At first, I thought he was just out with his friends, cavorting with a woman. He could be in his car. In her apartment. In a manga cafe. Anywhere, really. He was already an adult, having turned 23 last month, at least, technically an adult.
For years, I had never stayed up awake at night, waiting to hear the click of the door when he returned after being out late.
I was a liberal mother, and I remembered all too well how I had stayed out all night and hadn’t come home until the wee hours of the morning.
When he was nowhere to be seen by 11 a.m., I assmed he had gone straight to his daytime activity.
But to make sure, I called on his cell phone, not expecting him to pick up, but leavine a message and then a text message: Are you OK?
He usually replied, quick enough to put my worries to rest, sometimes in single letters like “Y” for “yes.”
Then I knew I could stop worrying.
But this time, there was no reply.
When there was no sign of him by 5 p.m., I began to think about going to the police.
I had already called and sent email to several of his closest friends.
One said he had seen him yesterday at a soba joint in Roppongi, maybe about 4 p.m., but he had not said exactly where he was going, except that he was off to see “someone important for a possible future business.”
He appeared calm, his usual jovial self, the friend said.
Nothing extraordinary, he said.
Had he been caught up in an accident, or was he a victim of a crime?
I was really beginning to get worried, panicked.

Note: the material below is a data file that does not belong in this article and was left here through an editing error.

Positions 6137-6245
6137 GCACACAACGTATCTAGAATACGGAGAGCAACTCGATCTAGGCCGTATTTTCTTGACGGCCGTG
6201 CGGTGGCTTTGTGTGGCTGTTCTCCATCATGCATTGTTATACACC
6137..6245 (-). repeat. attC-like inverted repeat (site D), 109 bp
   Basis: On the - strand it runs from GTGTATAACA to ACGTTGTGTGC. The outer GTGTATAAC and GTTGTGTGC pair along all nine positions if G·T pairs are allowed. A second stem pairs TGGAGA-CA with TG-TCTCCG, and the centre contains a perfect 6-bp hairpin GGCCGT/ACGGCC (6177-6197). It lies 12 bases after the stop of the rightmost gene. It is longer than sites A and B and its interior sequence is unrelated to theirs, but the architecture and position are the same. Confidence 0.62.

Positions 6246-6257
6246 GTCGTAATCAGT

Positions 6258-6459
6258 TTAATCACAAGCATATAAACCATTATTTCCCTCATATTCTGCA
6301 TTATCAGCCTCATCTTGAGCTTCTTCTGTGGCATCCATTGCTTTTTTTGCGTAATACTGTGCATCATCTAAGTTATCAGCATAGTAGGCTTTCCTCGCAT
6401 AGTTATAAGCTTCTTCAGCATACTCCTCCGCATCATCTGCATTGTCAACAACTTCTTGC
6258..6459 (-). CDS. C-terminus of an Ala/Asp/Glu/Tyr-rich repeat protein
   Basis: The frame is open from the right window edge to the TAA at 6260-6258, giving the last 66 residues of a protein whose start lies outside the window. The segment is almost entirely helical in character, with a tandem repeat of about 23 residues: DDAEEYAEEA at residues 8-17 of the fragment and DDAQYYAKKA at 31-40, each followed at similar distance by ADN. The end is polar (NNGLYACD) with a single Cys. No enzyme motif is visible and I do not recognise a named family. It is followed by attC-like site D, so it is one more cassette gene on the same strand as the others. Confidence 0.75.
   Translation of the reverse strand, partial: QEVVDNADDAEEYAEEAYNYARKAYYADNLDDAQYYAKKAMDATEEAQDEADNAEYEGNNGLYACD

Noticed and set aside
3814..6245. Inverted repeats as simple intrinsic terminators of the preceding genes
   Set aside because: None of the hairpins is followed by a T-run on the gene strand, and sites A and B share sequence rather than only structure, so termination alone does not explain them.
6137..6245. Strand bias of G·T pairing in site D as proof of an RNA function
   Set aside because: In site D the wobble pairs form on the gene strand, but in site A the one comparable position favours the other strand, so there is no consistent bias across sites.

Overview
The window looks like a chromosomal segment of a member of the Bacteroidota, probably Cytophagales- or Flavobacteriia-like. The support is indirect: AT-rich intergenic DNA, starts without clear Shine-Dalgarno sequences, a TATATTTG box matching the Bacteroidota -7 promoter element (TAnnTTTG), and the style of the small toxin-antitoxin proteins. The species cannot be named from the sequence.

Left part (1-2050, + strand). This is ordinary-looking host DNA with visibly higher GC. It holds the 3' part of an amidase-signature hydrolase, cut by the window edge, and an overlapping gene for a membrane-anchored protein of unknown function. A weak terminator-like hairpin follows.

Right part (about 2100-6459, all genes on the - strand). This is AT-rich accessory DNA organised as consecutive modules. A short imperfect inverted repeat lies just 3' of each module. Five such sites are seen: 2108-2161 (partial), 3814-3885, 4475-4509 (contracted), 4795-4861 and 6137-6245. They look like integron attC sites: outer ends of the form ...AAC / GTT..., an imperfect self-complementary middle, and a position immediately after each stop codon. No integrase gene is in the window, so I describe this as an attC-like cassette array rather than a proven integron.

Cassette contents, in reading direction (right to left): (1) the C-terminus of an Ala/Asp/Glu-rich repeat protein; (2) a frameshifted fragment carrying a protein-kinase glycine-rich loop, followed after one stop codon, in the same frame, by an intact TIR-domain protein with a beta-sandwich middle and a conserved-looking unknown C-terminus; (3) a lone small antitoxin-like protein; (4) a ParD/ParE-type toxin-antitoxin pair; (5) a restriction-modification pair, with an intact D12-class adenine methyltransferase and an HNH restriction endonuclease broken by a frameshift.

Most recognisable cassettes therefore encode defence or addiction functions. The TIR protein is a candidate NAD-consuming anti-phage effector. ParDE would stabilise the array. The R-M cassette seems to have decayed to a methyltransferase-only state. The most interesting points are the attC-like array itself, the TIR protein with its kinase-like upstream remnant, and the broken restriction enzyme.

The police officers showed up at my door in a pair, just like in the movies, the good cop and the bad cop.
One asked what was he wearing? What had he said were his plans?
The bad cop did not seem happy when I told him I had no clue what he was wearing, and I had not asked about his plans.
But when the bad cop began to turn to me, almost interrogatively, the good cop intervened and told me they would let me know if they heard anything, acting as though our little conversation at our doorstep was some missing-person report.
The more I realized how useless this procedure was, my fear grew, a hotness welling up and choking my throat, about what had possibly happened to my son, who had suddenly vanished.
He could be out there, somewhere, kidnapped by yakuza or fallen over a crevice in his car, alone, hungry, in pain and utter terror, waiting for me to come find him.

Previous installments of this story:

Part 1


Part 2.

Haiku Speak _ a poem by Yuri Kageyama

Haiku Speak
_ a poem by Yuri Kageyama

Waaaaaah! So much like Wow!
A Child. Fluttering Sakura.
Language. A Moment.

Proud Mom: Isaku in action in Boston

A Link to Isaku in action at Berklee College of Music in Boston with Sumie Kaneko on shamisen.
And two more clips on this blog. Thanks for posting.

Isaku takes taiko to another place

Isaku Kageyama believes taiko must claim its legitimate place in the world of great music.
Japanese culture is beautiful.
But unless Japan can be part of the world and see its place in the true sense _ with all the duties, responsibilities as well as rewards involved _ it won’t work.
Art is a way of facing up to that important and universal Question _ and maybe one of the few ways where there is a true Answer.
Luis Silva made this multicultural video statement in his gorgeous documentary for WeAllJapan, that says it all.